Referring particularly to FIG. 1, apparatus embodying the present invention includes a first open mouthed bag 10 which is formed from a relatively thin and flexible fluid impervious material. The bag is adapted to contain a prefilled mammary prosthesis P of well-known construction such as shown in the patents listed heretofor which are incorporated herein by reference. Such prostheses comprise generally soft, pliable, medical grade, silicone fabric bags of teardrop shape filled with an inert, usually silicone, gel. The bags thus may be described as organosilocane copolymer material filled with a suitable gel such as set forth in U.S. Pat. No. 3,665,520. The upper end of the bag, as viewed in FIG. 1, is passed upwardly through the central opening 12 of a ring member assembly designated generally 14 and then turned back downwardly over the exterior periphery of the ring member assembly as at 16. A second bag 18 of a similar fluid type flexible sheet material receives and encloses the major portion of the inner bag 10 and passes upwardly along and around the outer periphery of the ring assembly 14 as at 20.

Ring assembly 14 functions to peripherally seal the two plastic film bags 10 and 18 to each other around the mouth portions of the respective bags to define an enclosed fluidtype chamber 22 between the two bags. Any of several types of sealing ring assemblies 14 may be employed. In the form shown in the drawings assembly 14 includes an upper member 24 formed with a downwardly opening groove 26 around its inner periphery and a lower member 28 having an upwardly projecting flange 30 around its inner periphery dimensioned to snugly seat with a tight press fit in groove 26 of the upper member. The mouth portions of inner bag 10 and outer bag 18 are sealingly clamped between the upper and lower ring member 24, 28 when the ring member is so assembled. The ring assembly 14 is thus completely enclosed within the bags at all times and is also sealed from contact with the prosthesis P by the inner bag. The upper ring member 24 is formed with an axially projecting flange 32 around its inner periphery for a purpose described hereinafter.

Chamber 22 is filled with a charge of fluid which may take either the form of a liquid, such as a saline solution, or a gas such as air under pressure. For filling purposes outer bag 18 may be provided with a self-sealing gland such as 34 to receive a needle of a syrings S (FIG. 1) through which liquid or gas may be supplied to chamber 22. In the usual case, it is contemplated that chamber 22 will be filled with fluid at the time the device is assembled under sterile conditions and the filled device, containing the prosthesis, will then be packaged in a sealed sterile envelope until the device is ready to be used.

In FIG. 2 the device is shown in use with the prosthesis partially inserted in the typical incision which is indicated by the points a, b. As best seen in FIG. 2, the device is placed in registry with the incision, preferably with the flange 32 of ring assembly 14 inserted slightly into the incision itself. Once the device has been placed in registry with the incision, the prosthesis may be inserted through the opened incision simply by manually squeezing outer bag 18 to apply pressure to the fluid within chamber 22. The pressure exerted upon the fluid within chamber 22 is transmitted to the flexible wall of bag 10 and acts to evert bag 10 through the central opening 12 of ring assembly 14, carrying with it prosthesis P in the fashion shown in FIG. 2. The prosthesis is moved, in the eversion process to the position shown in FIG. 3 adjacent the musculature M surrounding rib cage R.

Alternatively, instead of manually squeezing outer bag 18 in the fashion shown in FIG. 2, a syringe needle can be inserted through gland 34 as in the filling step described above and additional fluid can be pumped by the syringe into chamber 22 to accomplish the insertion step described above.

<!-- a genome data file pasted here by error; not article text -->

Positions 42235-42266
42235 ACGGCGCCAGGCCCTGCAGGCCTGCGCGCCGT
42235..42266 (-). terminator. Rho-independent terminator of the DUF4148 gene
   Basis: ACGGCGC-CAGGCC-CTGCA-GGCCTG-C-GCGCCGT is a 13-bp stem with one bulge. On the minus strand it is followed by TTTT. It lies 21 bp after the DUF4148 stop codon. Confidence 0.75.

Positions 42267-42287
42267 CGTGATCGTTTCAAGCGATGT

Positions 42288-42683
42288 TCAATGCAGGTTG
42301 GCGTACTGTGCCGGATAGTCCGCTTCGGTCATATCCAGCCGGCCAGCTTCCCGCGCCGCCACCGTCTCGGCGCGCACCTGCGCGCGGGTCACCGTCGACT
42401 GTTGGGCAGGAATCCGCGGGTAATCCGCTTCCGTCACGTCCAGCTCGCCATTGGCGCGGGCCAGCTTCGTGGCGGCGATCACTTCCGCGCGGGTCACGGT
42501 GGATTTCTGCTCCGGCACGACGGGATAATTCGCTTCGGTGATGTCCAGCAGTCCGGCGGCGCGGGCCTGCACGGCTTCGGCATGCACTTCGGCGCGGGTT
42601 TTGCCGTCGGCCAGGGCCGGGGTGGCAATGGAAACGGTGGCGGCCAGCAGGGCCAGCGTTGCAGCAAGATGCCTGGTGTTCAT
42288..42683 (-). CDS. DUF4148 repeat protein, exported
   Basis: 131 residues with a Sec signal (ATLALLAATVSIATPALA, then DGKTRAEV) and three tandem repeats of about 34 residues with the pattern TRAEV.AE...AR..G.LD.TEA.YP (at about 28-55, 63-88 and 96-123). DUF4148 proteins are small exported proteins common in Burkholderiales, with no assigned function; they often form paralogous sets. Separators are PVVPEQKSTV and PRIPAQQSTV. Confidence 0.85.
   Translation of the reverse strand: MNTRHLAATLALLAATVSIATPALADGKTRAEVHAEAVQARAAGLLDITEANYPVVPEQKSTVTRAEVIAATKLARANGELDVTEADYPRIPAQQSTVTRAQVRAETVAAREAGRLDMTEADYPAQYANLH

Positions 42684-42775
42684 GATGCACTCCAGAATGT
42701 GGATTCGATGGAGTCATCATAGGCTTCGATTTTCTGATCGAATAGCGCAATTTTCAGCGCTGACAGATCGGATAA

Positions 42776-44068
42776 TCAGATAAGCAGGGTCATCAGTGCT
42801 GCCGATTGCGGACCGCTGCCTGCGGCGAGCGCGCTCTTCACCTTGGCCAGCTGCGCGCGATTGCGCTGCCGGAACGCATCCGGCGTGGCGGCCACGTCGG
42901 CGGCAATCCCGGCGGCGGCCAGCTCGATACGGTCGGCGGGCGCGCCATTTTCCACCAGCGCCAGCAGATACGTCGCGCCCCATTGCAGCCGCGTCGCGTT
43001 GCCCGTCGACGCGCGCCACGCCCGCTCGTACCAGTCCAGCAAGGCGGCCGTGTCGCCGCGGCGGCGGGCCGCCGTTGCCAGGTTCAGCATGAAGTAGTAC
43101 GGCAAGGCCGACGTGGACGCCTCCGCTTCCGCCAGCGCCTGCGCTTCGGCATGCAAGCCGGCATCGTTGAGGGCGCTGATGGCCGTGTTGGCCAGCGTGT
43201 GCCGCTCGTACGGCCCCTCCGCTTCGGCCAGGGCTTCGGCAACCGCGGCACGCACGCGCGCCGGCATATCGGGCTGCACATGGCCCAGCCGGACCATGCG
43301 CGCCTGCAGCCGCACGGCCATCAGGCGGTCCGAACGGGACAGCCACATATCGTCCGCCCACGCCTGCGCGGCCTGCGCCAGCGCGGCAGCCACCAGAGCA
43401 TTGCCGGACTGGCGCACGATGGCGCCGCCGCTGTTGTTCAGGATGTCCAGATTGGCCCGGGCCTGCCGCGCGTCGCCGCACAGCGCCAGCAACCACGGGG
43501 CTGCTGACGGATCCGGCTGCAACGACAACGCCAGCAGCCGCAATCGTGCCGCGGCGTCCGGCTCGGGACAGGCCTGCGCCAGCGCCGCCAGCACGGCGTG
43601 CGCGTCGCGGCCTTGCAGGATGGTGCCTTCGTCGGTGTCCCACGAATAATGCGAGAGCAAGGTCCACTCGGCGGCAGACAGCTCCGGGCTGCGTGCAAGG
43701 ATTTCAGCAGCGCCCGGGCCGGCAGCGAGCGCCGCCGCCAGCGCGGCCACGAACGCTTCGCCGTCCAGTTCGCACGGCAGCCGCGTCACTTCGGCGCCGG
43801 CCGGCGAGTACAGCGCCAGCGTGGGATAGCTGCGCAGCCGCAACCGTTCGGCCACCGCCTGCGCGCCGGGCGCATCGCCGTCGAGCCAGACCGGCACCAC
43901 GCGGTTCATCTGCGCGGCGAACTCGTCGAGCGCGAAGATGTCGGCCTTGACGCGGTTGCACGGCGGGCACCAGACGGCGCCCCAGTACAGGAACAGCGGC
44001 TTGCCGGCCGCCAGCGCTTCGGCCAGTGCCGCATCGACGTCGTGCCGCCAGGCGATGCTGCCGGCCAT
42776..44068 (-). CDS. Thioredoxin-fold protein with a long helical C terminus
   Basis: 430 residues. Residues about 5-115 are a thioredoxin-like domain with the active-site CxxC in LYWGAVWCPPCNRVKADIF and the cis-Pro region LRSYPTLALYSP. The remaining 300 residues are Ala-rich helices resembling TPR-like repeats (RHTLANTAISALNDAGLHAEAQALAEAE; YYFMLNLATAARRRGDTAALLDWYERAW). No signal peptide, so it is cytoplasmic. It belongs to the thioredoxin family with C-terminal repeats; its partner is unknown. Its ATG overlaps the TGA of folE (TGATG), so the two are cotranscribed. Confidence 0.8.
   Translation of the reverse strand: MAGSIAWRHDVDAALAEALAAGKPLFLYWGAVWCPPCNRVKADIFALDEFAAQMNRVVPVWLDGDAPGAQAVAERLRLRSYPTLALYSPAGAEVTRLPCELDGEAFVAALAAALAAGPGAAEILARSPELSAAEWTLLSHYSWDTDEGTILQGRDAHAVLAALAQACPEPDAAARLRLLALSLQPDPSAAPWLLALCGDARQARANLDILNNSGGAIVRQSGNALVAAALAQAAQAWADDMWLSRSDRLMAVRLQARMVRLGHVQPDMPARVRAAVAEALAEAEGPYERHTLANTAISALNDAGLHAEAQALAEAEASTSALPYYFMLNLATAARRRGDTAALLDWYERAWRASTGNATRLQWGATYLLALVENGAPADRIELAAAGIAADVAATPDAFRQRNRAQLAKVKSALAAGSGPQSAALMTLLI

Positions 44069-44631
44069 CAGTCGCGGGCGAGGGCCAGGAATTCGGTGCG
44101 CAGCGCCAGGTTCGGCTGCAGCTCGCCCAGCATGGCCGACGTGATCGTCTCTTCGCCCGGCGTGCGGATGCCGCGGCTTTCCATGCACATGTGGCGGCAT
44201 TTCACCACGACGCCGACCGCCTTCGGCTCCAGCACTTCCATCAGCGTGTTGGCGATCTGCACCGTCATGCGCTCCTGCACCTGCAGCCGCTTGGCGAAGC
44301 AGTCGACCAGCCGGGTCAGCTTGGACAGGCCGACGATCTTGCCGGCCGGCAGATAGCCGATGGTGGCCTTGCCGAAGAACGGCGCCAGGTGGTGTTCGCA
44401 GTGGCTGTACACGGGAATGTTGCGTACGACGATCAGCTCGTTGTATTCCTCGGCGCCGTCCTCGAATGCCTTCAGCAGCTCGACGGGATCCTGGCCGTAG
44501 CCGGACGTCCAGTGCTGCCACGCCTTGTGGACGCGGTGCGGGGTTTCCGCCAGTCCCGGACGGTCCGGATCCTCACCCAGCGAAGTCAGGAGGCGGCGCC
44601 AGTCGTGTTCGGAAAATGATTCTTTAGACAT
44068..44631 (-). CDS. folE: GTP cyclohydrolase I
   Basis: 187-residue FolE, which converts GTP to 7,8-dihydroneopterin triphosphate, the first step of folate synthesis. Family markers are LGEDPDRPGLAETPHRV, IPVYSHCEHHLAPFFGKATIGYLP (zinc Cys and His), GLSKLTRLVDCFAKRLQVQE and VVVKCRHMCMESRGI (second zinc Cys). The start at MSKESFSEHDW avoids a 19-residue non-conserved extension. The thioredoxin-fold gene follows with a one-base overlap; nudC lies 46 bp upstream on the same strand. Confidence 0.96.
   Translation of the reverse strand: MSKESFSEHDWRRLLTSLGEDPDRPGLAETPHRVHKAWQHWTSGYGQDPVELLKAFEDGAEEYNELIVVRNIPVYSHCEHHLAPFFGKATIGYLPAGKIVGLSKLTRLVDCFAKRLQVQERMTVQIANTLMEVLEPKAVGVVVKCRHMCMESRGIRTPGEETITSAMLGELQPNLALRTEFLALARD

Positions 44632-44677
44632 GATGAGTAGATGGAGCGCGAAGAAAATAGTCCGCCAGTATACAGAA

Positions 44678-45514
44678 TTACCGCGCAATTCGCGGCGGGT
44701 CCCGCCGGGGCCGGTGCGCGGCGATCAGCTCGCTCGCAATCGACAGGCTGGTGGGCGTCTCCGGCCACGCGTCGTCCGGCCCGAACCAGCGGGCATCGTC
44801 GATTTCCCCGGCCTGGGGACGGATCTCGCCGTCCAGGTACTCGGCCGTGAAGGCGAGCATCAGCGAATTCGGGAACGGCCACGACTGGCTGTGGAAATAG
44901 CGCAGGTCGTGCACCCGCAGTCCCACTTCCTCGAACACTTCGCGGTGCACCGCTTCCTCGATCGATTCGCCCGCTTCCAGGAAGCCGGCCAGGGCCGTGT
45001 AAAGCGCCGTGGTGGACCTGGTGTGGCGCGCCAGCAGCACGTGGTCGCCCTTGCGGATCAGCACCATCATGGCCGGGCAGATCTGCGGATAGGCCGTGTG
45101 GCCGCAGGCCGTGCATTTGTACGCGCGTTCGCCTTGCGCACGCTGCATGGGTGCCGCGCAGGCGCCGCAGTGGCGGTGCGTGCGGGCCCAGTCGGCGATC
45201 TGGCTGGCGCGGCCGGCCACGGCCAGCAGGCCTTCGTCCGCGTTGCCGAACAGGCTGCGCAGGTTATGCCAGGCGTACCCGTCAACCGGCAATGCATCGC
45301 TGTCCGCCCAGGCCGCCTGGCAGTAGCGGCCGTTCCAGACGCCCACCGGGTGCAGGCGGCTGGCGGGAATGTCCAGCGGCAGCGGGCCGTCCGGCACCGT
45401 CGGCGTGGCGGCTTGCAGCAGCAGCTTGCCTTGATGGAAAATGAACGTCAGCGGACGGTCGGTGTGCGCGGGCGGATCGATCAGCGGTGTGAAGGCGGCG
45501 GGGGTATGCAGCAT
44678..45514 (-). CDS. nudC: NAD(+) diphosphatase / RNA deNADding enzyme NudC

While one exemplary form of the device and two alternative methods of use have been described, it will be apparent to those skilled in the art that modification to the exemplary forms disclosed may be made. Therefore, the foregoing description is to be considered exemplary rather than limiting, and the true scope of the invention is that defined in the following claims.

Patent Citations
Cited PatentFiling datePublication dateApplicantTitle
US3416160 *Aug 27, 1965Dec 17, 1968Gilbert Arion HenriRetromammary prosthesis
US3516406 *Oct 9, 1967Jun 23, 1970Jensen Leland DApparatus and method for replacing a prolapsed uterus
US3860969 *Jan 2, 1974Jan 21, 1975Arion Henri GRetromammary prosthesis
US3883902 *Dec 26, 1973May 20, 1975Medical Eng CorpVariable volume prosthetic assembly
US3919724 *Jun 7, 1974Nov 18, 1975Medical Eng CorpImplantable prosthesis having a self-sealing valve
DE106568C * Title not available
Referenced by
Citing PatentFiling datePublication dateApplicantTitle
US4298998 *Dec 8, 1980Nov 10, 1981Naficy Sadeque SBreast prosthesis with biologically absorbable outer container
US4496341 *Apr 12, 1982Jan 29, 1985Brucks Anton BApparatus for vaginal medication application
US4641648 *Sep 27, 1985Feb 10, 1987Marshall ShapiroSurgical instrument
US4955906 *Jan 12, 1989Sep 11, 1990Coggins Peter RMammary prosthesis injector
US5571178 *Jul 8, 1994Nov 5, 1996Ledergerber; Walter J.Breast implant introducer
US5723006 *May 8, 1996Mar 3, 1998Ledergerber; Walter J.Breast implant introducer
US8206443Jun 26, 2012Keller Medical, Inc.Fail-safe silicone breast implant delivery device
US8211173Jul 3, 2012Keller Medical, Inc.Apparatus and process for delivering a silicone prosthesis into a surgical pocket
US8550090Feb 13, 2012Oct 8, 2013Keller Medical, Inc.Apparatus and process for delivering a silicone prosthesis into a surgical pocket
US8555893Feb 2, 2012Oct 15, 2013Keller Medical, Inc.Apparatus and process for delivering a silicone prosthesis into a surgical pocket
US9168126 *Mar 27, 2012Oct 27, 2015Keller Medical, Inc.Fail-safe silicone breast implant delivery device
US9402713Mar 13, 2013Aug 2, 2016Keller Medical, Inc.Apparatus and process for delivering a silicone prosthesis into a surgical pocket
US20090204107 *Dec 7, 2007Aug 13, 2009Kevin KellerApparatus and process for delivering a silicone prosthesis into a surgical pocket
US20100280610 *Nov 4, 2010Keller Medical, Inc.Silicone breast implant delivery
US20110035003 *Aug 4, 2010Feb 10, 2011Preissman Howard EFail-Safe Silicone Breast Implant Delivery Device
US20110218624 *Sep 8, 2011Preissman Howard ESilicone Breast Implant Delivery
US20120185042 *Mar 27, 2012Jul 19, 2012Preissman Howard EFail-Safe Silicone Breast Implant Delivery Device
EP0186430A2 *Dec 18, 1985Jul 2, 1986American Medical Systems, Inc.Method and apparatus for packaging a fluid containing prosthesis
WO1997040749A1 *Apr 30, 1996Nov 6, 1997Ledergerber Walter JBreast implant introducer
U.S. Classification623/8, 606/1, 606/107
International ClassificationA61F2/12
Cooperative ClassificationA61F2/12
European ClassificationA61F2/12